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Mergers on track for a record year

With foreign investors out in front, takeovers are projected to top $3.57 trillion, with fees exceeding $11 billion.

September 04, 2007|From Bloomberg News

Forget about Henry Kravis and Stephen Schwarzman. Mergers and acquisitions may set a worldwide record of more than $3.57 trillion before this year ends without a megadeal from the kings of leveraged buyouts.

Bankers specializing in mergers and acquisitions need to drum up only $486 billion in transactions during the next four months to boost fee revenue to more than $11 billion for the first time, data compiled by Bloomberg News show.

Only once in the last seven years, during the takeover drought of 2002, have they failed to crack the $500-billion mark from September through December.

As contagion from the U.S. sub-prime mortgage crisis sidelines Kohlberg Kravis Roberts & Co. and Schwarzman's Blackstone Group, overseas buyers are stepping in. Indian billionaire Ratan Tata and Dubai's Sultan Ahmed bin Sulayem are just two of the investors seeking to benefit while competition is scarce and the dollar is cheap.

"Cross-border activity will keep the volume up for the balance of the year," said Frank Aquila, a partner at Sullivan & Cromwell in New York, the top legal advisor on mergers this year. "Transactions are still being announced."

International buyers will spend more on takeover advice in 2007 than ever before, as higher borrowing costs constrain leveraged buyout firms. Investors from Saudi Arabia to Sweden already have announced $282 billion of mergers and acquisitions in the world's biggest economy, according to Bloomberg data.

That will generate about $820 million of fees for financial advisors, based on the average 0.29% the top 10 M&A arrangers reported in revenue from deals completed in 2006.

Goldman Sachs Group Inc., the biggest U.S. securities firm by market value, has advised clients worldwide on transactions worth $979.6 billion this year, more than any other investment bank. Citigroup Inc. finished the first eight months in second place, with $925.2 billion in announced mergers. It was followed by Morgan Stanley, JPMorgan Chase & Co. and Merrill Lynch & Co., Bloomberg data show. All are based in New York.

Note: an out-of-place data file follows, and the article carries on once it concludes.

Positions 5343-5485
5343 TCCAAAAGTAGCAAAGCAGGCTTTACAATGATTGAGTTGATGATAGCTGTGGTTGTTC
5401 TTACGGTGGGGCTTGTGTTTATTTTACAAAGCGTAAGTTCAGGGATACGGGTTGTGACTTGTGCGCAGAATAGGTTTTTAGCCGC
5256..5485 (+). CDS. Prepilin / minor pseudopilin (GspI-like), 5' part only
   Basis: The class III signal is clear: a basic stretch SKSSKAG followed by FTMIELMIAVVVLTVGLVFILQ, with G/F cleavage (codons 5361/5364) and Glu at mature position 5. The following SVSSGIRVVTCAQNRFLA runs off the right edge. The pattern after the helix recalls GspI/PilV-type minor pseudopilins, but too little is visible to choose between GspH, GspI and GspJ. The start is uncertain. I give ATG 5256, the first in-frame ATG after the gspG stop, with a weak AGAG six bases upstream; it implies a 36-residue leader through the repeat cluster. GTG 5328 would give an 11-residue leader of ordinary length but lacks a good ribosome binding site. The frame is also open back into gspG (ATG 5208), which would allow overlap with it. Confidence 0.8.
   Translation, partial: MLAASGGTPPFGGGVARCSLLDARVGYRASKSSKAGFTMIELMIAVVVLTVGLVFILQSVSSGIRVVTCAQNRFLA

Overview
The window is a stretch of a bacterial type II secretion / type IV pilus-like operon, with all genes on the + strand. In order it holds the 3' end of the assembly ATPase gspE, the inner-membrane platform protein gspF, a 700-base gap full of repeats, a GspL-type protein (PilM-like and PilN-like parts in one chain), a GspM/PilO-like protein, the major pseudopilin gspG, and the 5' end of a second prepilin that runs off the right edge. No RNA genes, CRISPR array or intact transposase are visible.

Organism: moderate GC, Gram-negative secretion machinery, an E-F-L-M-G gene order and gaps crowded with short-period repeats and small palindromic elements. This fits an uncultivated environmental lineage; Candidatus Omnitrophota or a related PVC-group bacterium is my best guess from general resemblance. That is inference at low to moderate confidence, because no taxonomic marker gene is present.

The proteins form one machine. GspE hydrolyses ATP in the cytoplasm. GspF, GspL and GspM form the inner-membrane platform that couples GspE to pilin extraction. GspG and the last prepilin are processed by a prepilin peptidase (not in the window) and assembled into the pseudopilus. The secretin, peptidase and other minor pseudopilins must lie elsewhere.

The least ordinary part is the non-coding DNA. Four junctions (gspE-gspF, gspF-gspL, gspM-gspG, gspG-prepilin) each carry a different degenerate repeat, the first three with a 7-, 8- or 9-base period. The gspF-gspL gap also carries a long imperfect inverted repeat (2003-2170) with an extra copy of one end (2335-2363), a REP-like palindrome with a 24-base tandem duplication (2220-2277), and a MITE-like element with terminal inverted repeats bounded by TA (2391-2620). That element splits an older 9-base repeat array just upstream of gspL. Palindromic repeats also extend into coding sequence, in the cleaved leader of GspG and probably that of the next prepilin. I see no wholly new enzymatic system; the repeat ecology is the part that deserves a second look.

"There will be more opportunities for foreign strategic buyers to take advantage of low prices and a cheap dollar," said Ivan Schlager, a partner at Skadden, Arps, Slate, Meagher & Flom in Washington, who counseled France's Alcatel on its $11.8-billion purchase of Lucent Technologies Inc. last year. "Whether the lull in private-equity lending is temporary or longer term, you clearly see a less-competitive marketplace."

Tata, who controls India's largest truck and bus maker, and Dubai's Bin Sulayem are pursuing acquisitions after more than $1 trillion of U.S. stock market value evaporated since July.

Tata said 10 days ago that he wanted to buy Ford Motor Co.'s Jaguar and Land Rover units. Bin Sulayem's Dubai World, the investment arm of the Persian Gulf state, is taking a $5.1-billion stake in Las Vegas casino operator MGM Mirage. He outbid Japan's Fast Retailing Co. last month for luxury-goods purveyor Barneys New York.

Arunkumar Gandhi, executive director of Tata Sons Ltd., didn't respond to phone calls and e-mails seeking comment on Tata's investment plans. Bin Sulayem didn't answer calls to his mobile phone.

Takeovers by overseas buyers account for 26% of all U.S. acquisitions, the most in four years, helping insulate Wall Street bankers from the drop in leveraged buyouts. The value of announced private-equity transactions fell to $19.2 billion last month from $87.4 billion in July and $131.1 billion in June, Bloomberg data show.

The pace of foreign purchases ultimately might match the volume of domestic deals, as investors outside the United States diversify their holdings, said Steve Bernard, head of merger and acquisition research at Robert W. Baird & Co. in Chicago.

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